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Mainframe’s Mainstay: Don’t Write COBOL’s Death Certificate Just Yet

Your PDA is obsolete. Dial-up connections are obsolete. Film cameras, VCRs, and pay phones — these are all obsolete. COBOL, however, is not, and it won’t be, at least for a very long time. Scads of COBOL programs have been successfully running on government and private infrastructures for decades. It’s cheap to maintain and fits nicely within cloud environments, mobile technologies, and Web applications. Here’s why you can’t write the death certificate for COBOL anytime soon.

COBOL is Still the Mainstay of Business Operations

No matter what you hear about all these sexy new language stallions, COBOL is still the most dependable workhorse around.

Internet searches and social media are some of the primary driving forces of big data, and business is extraordinarily interested in capitalizing on big data. So should they be. But COBOL still handles 200 times as many daily operations as Google and YouTube searches combined. That is a lot of handling.

About 70 percent of business operations are done by COBOL programs, including those in which stability, reliability, easy patching, and security are critical — like banking, insurance, stocks and mutual funds, payroll, pensions, and credit transactions. There simply aren’t any alternatives that can adequately handle workflow, database management, decision logic, and other operations as well.

COBOL is Tremendously Versatile

COBOL programs are currently running on almost every single hardware platform out there. COBOL plays nicely with the mainframe, and easily migrates to a cloud environment. It can be used with virtually any IDE, and integrates beautifully into applications written in other languages. COBOL also enhances wonderfully for use with web, mobile, and other modern technologies. For example, COBOL programs can be called up by Java app servers, XML directories, SOA logic, and Unicode strings. Again, none of the so-called alternatives can be easily and seamlessly substituted for the COBOL language.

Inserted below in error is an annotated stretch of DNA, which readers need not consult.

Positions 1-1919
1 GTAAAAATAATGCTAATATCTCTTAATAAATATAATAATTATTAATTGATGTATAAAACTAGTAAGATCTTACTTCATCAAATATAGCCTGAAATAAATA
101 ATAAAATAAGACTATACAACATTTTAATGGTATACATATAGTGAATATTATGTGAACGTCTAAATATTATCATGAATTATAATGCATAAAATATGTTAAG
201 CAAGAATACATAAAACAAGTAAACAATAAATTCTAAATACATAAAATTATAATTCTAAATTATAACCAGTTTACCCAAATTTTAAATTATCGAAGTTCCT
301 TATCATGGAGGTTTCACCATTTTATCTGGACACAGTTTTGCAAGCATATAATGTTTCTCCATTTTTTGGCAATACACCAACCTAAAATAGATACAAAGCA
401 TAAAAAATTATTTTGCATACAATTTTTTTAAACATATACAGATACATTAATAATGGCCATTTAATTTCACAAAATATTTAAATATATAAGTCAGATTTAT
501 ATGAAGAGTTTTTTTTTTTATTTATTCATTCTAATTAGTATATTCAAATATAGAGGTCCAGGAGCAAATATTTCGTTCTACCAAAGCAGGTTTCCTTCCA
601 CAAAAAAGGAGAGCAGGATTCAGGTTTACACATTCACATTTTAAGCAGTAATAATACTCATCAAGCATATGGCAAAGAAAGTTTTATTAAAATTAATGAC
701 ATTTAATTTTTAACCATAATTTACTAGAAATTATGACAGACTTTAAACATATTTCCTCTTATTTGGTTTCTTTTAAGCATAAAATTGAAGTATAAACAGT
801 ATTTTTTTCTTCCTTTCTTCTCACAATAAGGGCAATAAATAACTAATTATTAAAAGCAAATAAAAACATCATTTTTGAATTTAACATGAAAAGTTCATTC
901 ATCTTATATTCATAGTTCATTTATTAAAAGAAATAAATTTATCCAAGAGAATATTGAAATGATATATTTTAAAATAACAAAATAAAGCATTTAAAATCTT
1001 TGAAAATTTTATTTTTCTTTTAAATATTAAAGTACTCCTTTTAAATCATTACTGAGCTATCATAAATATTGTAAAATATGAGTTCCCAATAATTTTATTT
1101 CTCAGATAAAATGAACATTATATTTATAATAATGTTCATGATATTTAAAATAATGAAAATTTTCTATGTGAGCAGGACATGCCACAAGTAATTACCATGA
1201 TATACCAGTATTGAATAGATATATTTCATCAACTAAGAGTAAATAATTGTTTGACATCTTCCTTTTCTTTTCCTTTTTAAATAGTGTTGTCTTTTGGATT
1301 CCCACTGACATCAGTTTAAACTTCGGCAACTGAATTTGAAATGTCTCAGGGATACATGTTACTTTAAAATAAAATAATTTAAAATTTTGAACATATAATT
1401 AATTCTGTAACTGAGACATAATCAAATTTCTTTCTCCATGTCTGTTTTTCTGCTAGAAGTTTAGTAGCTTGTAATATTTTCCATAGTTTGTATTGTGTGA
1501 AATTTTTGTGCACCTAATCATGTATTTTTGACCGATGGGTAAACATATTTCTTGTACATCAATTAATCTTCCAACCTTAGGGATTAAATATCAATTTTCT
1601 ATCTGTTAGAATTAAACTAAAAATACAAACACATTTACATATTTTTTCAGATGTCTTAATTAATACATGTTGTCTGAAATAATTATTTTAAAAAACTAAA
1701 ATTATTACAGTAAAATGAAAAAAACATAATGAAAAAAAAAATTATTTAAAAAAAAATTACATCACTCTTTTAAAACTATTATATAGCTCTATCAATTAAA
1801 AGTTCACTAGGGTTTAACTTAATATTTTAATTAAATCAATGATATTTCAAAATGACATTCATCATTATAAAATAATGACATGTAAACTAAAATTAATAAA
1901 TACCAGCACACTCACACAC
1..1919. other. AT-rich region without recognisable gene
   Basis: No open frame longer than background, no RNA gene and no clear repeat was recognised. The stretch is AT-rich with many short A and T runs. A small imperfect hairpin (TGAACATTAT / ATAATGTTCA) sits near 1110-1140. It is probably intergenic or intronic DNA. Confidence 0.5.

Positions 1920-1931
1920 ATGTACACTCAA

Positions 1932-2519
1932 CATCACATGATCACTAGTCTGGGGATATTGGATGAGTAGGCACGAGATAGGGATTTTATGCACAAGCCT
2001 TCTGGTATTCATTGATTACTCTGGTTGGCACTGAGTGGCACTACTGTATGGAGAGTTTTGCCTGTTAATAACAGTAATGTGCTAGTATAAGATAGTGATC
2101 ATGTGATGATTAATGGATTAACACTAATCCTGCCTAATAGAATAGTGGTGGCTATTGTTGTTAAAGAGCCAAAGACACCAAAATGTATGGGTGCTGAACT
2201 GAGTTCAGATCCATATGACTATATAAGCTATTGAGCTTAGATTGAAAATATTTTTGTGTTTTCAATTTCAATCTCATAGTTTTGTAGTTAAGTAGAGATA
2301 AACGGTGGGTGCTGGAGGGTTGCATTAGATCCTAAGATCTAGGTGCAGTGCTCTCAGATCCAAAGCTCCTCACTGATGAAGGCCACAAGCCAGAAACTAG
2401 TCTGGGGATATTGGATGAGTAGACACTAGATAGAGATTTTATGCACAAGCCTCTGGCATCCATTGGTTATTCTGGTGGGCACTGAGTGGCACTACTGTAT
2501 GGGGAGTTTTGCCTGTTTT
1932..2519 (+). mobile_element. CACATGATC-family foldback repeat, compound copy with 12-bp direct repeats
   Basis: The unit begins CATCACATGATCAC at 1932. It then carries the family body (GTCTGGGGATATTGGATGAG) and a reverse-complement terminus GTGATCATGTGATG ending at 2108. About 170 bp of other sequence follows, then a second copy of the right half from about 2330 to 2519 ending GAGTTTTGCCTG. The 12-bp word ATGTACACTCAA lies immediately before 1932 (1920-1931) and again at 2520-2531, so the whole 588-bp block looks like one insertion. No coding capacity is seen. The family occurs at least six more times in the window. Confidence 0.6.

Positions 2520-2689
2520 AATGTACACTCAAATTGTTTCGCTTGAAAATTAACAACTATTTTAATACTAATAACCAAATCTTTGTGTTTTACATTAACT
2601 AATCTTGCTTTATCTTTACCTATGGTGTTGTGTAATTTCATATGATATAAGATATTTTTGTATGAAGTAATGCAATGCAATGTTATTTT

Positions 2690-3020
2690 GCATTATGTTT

COBOL is Great for Managing Data

COBOL handles databases quickly, reliably, and affordably. That’s the Triple Crown of programming languages.

As demand for larger and more complex data sets becomes essential to government, business, finance, medical science, and virtually every other endeavor on earth, databases are critical to survival. COBOL is highly preferable for database processing. It allows for lightning-quick data access, and is also more reliable and secure than any other database management option.

COBOL is Easy for Programmers to Learn

With all of this power and flexibility, you’d think COBOL would be a bear to learn, but it isn’t. Since COBOL looks so much like English, it’s not difficult at all for new programmers to pick up. COBOL is a great first language to take on, as well as the perfect addition to add to a repertoire of other programming languages. Programmers looking to increase their potential to hire on with top companies can master COBOL quickly, greatly improving their resume and maximizing their earning potential.

No, you’re not likely to get work with the latest startup development firm in Silicone Valley with nothing but COBOL skills. What you are likely to do is get a great-paying gig with a stable, reputable government agency, business firm, or other employer who has already proven they can stand the test of time by chugging along with their COBOL programs through the worst financial recessions in recent history and one of the worst onslaughts of hacking ever, among other accomplishments.

When you hear COBOL is dead, just laugh at the ignorance. Scads of other languages and techniques are likely to meet their demise before you attend COBOL’s memorial service.


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